• Furthermore, we suggest refraining from using the bike until the faulty bearings are replaced, or you risk a wreck, injury, and severe damage to other motorcycle components.

If your motorcycle’s swing arm bearings are corrupted or damaged enough to make the ride unstable, the bearings need to be replaced asap, certainly before you ride.

Make sure to also read our article about reasons motorcycle starts shaking.

7. Worn Steering Head Bearings

Steering head bearings keep your motorcycle’s front end lined up during your ride. If they wear out or get contaminated with rust or grime, your handlebars and fork will bind while you steer and make your ride dangerously unstable.

  • Steering Head Bearing supports more than just your motorcycle’s handlebars- they’re imperative to function your steering axle shaft and spindle properly.
  • Therefore, if they fail, your motorcycle’s front end will absorb vibration from the engine, wheel, and road you typically don’t notice while you ride.
  • This vibration absorption not only causes a drastic did in your handling and performance but also sent enough vibrations up through your wrists, elbows, and shoulders, causing increased discomfort while you ride.

Faulty steering head bearings need to be replaced immediately to make the ride fee more stable, prevent numbness in your arms, and restore your motorcycle steering.

We urge less experienced riders to take their unstable motorcycle to a mechanic for a steering head-bearing inspection, as incorrectly tampering with your bike’s steering can cause issues elsewhere in the bike’s dynamic front end.

We’ve also written an article about reasons a motorcycle’s steering won’t lock

8. Incorrect Tire Pressure

Examining your bike’s tire pressure level before and after any noteworthy motorcycle ride is part of responsible ownership. It prevents your motorcycle from feeling unstable, which is why it’s likely recommended in your motorcycle’s owners’ manuals.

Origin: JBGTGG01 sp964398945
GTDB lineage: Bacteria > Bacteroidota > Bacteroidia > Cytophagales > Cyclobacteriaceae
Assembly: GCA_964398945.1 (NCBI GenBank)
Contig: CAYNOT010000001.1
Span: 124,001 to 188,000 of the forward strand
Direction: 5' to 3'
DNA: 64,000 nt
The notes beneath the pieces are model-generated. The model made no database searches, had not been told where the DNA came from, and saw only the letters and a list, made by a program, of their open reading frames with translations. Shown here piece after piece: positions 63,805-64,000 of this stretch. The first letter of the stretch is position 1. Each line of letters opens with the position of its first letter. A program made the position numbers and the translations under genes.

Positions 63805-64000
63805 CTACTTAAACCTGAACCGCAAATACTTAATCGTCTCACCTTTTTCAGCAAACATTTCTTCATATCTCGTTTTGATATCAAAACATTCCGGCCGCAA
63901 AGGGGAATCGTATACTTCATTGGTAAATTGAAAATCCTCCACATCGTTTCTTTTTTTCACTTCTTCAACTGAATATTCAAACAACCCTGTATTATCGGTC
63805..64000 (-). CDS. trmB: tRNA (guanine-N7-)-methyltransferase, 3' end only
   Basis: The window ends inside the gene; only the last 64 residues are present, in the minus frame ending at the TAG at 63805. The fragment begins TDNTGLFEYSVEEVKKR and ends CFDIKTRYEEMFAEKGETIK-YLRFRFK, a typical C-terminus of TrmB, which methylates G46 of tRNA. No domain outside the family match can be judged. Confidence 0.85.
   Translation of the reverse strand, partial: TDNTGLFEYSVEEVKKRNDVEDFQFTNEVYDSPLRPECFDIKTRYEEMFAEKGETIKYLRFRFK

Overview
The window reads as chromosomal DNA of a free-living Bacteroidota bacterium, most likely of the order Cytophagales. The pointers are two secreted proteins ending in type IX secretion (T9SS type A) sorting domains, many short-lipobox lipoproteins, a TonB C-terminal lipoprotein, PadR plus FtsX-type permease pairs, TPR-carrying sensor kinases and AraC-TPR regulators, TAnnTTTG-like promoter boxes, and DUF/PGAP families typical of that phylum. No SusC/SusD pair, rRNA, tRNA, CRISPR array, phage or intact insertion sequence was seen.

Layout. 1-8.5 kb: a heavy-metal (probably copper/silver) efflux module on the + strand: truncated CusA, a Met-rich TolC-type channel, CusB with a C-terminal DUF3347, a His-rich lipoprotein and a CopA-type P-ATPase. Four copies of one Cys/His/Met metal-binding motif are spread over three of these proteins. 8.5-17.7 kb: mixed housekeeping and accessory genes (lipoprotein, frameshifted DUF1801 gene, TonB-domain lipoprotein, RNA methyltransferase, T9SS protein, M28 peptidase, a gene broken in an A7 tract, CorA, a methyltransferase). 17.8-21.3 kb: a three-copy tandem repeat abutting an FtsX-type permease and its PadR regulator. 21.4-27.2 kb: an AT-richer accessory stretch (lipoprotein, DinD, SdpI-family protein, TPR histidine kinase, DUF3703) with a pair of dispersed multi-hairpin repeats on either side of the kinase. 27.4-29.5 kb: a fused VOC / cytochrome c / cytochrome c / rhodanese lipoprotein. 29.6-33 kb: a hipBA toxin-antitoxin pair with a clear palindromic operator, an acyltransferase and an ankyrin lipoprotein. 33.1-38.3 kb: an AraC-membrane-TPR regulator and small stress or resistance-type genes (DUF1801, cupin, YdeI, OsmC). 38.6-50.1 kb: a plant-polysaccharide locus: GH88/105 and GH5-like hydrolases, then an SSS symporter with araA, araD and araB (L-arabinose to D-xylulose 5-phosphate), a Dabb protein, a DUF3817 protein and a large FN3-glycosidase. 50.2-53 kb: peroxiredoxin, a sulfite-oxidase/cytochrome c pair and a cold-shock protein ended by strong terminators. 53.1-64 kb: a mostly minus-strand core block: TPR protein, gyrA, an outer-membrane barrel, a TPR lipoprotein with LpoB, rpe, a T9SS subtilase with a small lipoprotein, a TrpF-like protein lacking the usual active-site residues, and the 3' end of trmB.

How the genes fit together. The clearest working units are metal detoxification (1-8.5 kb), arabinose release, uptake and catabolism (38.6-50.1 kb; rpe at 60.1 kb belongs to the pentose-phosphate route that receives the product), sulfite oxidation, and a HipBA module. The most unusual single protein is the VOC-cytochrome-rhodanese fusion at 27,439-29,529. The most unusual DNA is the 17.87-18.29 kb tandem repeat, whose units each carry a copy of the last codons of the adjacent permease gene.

• Riding on improper PSI increases engine stress and drains its fuel economy.
  • The overworked engine couples with your improper tire pressure to vibrate up through your wheelset, suspension, and handlebars.
  • If left unchecked, riding your motorcycle with improper PSI can make it feel unstable and cause a significant dip in handling that may lead to a collision.

Furthermore, riding on inadequate tire pressure increases the rate of tire tread wear and tear, including torn rubber.

The unevenly worn tires will eventually cause your bike to lose stability even when your tire pressure has been refilled.

We suggest inspecting your motorcycle tire pressure at least once weekly to ensure your handling stays nice and smooth.

  • If you suspect incorrect tire pressure is why your motorcycle feels unstable, inspect your tires for uneven wear patterns and damaged rubber/tread and replace worn-out tires.
  • If your motorcycle tire inflation remains low, the instability it causes can jerk the handlebars against the fuel tank while you’re riding, leading to a severe wreck.

Please also read our article about reasons front wheels wobble.